Got valuables in your storage unit? Some valuables may be excluded from your storage unit coverage. These items include jewelry, watches and furs. So review your policy carefully. If these storage unit items aren’t covered by your homeowners insurance, you may want to find a new location for them, such as at your home.Compare Renters Insurance Quotes
What to Look for in a Storage Unit
Lots of research is the key to finding a good deal on a storage unit. Here are key questions to ask.
Does the storage unit have 24-hour, 7 days a week security cameras and security guards?
Is the storage unit gated with a fence around it? You’re looking for a secure location to store your belongings.
Do you get access by keypad or with locks?
Are there backup alarms that will notify the owners of the company if something is amiss?
What kind of exterior lighting does it have? A well-lit facility is preferable.
What types of rental unit spaces are available? You want a unit that fits your stuff and
is not too big for your needs.
Here’s a telling question. How clean is it? You want a clean and safe space for your possessions.
Research the storage unit contract. What is the cost and minimum lease amount? Make sure you are crystal-clear on the pricing before signing a storage unit contract.
Bring your insurance policy. Many storage unit providers will require you to have homeowners or renters insurance before you can rent a storage unit. And you will need to bring along a copy of your insurance policy as proof of insurance before you sign the contract with the storage unit provider. So don’t forget to bring a copy of your insurance policy when it’s time to sign your storage unit contract.
How to Pack for a Storage Unit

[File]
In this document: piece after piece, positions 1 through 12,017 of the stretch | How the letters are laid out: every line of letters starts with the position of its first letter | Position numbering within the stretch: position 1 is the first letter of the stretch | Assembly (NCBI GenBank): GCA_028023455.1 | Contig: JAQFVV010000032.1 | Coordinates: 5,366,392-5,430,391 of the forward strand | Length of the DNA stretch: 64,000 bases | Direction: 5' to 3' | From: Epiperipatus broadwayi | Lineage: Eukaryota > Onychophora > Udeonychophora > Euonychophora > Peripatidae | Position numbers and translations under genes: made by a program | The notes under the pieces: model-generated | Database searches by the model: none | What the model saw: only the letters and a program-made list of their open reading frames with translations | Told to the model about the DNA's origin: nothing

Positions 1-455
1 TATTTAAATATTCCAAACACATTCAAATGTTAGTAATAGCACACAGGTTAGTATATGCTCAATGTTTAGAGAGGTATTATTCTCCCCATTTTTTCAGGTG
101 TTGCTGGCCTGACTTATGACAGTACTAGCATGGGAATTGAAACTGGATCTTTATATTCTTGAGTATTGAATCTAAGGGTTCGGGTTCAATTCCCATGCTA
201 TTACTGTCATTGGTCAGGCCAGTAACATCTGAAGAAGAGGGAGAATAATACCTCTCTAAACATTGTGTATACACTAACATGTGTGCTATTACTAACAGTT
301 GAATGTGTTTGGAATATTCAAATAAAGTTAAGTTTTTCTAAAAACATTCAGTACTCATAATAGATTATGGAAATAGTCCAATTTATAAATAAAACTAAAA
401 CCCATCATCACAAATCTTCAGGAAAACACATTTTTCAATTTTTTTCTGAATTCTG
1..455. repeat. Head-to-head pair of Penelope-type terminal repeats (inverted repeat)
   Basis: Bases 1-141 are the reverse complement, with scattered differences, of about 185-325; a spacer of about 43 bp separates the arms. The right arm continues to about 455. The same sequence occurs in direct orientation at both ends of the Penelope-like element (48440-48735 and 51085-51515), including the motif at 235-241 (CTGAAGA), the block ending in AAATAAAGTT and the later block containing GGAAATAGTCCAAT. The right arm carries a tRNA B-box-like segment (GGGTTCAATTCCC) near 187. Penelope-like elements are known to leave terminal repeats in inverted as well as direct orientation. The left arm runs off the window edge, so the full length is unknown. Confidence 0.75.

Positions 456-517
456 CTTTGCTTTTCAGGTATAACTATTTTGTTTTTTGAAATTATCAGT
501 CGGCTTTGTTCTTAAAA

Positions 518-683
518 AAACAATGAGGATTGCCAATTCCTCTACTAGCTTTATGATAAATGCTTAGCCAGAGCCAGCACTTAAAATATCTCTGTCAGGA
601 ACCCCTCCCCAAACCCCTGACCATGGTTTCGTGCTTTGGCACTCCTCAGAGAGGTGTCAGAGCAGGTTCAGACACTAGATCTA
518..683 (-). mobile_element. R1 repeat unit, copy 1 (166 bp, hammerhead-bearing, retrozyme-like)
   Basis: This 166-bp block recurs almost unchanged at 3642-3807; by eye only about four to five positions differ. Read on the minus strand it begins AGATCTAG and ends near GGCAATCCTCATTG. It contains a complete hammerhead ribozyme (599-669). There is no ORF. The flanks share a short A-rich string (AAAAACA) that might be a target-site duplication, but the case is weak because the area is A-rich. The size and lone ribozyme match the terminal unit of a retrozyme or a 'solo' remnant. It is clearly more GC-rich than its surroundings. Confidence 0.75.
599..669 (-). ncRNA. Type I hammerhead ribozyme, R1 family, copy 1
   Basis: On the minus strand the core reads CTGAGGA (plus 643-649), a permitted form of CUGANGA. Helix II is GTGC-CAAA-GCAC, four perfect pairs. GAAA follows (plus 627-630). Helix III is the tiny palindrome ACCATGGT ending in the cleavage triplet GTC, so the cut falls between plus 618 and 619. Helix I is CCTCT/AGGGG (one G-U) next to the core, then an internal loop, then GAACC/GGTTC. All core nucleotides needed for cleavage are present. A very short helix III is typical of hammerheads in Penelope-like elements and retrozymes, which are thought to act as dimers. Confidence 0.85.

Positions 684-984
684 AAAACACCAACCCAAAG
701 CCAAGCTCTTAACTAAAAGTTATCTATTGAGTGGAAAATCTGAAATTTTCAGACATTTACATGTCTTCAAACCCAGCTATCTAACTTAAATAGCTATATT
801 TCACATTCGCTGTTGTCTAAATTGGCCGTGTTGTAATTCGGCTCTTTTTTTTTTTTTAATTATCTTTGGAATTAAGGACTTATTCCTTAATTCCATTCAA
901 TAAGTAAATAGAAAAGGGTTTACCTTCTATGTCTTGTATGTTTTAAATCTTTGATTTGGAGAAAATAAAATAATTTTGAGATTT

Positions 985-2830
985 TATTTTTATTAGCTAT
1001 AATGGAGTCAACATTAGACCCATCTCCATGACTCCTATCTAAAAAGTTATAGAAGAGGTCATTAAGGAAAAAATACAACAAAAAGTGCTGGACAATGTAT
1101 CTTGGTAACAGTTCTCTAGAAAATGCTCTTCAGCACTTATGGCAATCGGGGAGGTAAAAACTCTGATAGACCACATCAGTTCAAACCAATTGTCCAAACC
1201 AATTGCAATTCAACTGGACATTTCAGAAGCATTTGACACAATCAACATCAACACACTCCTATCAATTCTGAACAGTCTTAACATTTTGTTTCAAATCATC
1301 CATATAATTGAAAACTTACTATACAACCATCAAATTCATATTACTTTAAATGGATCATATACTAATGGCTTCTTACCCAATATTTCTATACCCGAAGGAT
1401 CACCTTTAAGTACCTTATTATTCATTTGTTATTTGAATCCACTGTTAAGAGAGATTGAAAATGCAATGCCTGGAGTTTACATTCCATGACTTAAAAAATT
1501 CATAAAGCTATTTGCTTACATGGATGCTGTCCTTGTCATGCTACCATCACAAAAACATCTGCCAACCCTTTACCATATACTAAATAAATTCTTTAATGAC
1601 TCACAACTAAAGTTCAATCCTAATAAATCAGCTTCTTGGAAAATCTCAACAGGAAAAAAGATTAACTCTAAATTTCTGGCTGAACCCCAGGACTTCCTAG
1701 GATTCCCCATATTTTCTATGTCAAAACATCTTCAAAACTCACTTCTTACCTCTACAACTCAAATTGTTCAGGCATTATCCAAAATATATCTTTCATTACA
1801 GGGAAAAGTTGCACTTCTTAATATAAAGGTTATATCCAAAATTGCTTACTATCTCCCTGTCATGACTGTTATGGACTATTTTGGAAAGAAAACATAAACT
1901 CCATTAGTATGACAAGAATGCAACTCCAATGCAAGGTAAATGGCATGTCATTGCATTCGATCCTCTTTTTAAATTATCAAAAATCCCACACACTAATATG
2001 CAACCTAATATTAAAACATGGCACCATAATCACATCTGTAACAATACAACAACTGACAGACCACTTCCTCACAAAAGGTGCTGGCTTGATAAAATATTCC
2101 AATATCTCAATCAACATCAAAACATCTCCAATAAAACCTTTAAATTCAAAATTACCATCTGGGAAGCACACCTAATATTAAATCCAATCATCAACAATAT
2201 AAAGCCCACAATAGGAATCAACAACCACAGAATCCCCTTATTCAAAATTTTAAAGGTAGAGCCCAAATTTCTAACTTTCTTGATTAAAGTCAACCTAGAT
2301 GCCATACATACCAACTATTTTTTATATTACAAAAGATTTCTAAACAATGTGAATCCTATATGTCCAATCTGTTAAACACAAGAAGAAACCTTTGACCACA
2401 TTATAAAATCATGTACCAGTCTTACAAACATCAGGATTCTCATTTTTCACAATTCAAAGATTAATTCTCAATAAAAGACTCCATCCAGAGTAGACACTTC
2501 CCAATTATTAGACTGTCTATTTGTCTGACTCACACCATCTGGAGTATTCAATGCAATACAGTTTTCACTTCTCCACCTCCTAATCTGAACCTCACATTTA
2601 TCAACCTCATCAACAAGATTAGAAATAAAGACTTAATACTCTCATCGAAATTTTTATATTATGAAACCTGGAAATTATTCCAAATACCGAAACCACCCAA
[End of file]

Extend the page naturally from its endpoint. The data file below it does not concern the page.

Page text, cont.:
First time moving belongings into a storage unit? Here’s what you need to know.
Be sure to wrap fragile items in bubble wrap. Make note of which boxes contain fragile items. Handle these items and boxes with care.
Take the time to cover each piece of furniture with a sheet.
And you may want to dismantle furniture to save space in your storage unit. So break down tables and bookcases. It will free up space for additional items.Hang your clothes in a wardrobe box. Fill up boxes to capacity. Pack heaviest items on the bottom and the lightest items on the top. Label your boxes and leave a center aisle for access. You want to be able to walk through your storage unit and take a good look at your possessions.
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Imagine the ceiling caving in; a major leak upstairs or a fire! If something were ever to go wrong you may not only have to replace some valuables in your apartment, but your place may become uninhabitable for a length of time too. What would you do if you had to stay in a hotel for a couple of weeks?
You may not remember everything that got destroyed and you won’t be compensated for it either. Think about what kind of damage a really bad water leak or fire will do. Your things may become unrecognizable and you may not list everything properly when you start the claims process. Or worse yet, what if the insurance company requires proof of ownership?
Really, the best way to determine which policy is right for you is to see how often you think you may need to file a claim. Because an expensive deductible is more difficult to pay, you should not choose the highest deductible if you know you’re prone to break-ins or if the apartment complex you live in is poorly maintained (a faucet leak upstairs from you may destroy all your property).